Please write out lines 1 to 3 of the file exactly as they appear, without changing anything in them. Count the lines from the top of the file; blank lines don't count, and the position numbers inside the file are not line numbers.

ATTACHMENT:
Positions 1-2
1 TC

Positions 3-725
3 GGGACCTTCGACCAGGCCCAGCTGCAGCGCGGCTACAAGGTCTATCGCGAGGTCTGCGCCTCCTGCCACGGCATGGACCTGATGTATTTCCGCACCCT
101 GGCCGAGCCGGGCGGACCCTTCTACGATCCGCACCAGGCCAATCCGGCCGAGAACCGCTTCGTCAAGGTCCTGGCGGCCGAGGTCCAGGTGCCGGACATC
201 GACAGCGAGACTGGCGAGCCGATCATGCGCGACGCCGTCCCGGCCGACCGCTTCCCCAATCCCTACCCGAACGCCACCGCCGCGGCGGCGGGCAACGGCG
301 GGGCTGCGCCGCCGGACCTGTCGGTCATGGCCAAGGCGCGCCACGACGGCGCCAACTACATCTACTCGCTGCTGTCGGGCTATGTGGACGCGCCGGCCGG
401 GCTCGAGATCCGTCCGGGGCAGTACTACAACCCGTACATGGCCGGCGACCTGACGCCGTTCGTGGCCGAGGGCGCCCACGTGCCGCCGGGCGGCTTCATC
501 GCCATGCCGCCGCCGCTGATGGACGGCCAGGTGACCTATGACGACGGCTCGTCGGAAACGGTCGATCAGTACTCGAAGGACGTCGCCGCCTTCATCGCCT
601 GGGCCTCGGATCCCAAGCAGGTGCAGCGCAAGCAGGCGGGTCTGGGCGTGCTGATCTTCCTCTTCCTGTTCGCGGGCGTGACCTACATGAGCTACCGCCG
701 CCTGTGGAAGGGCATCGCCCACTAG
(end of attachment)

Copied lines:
Positions 1-2
1 TC

Positions 3-725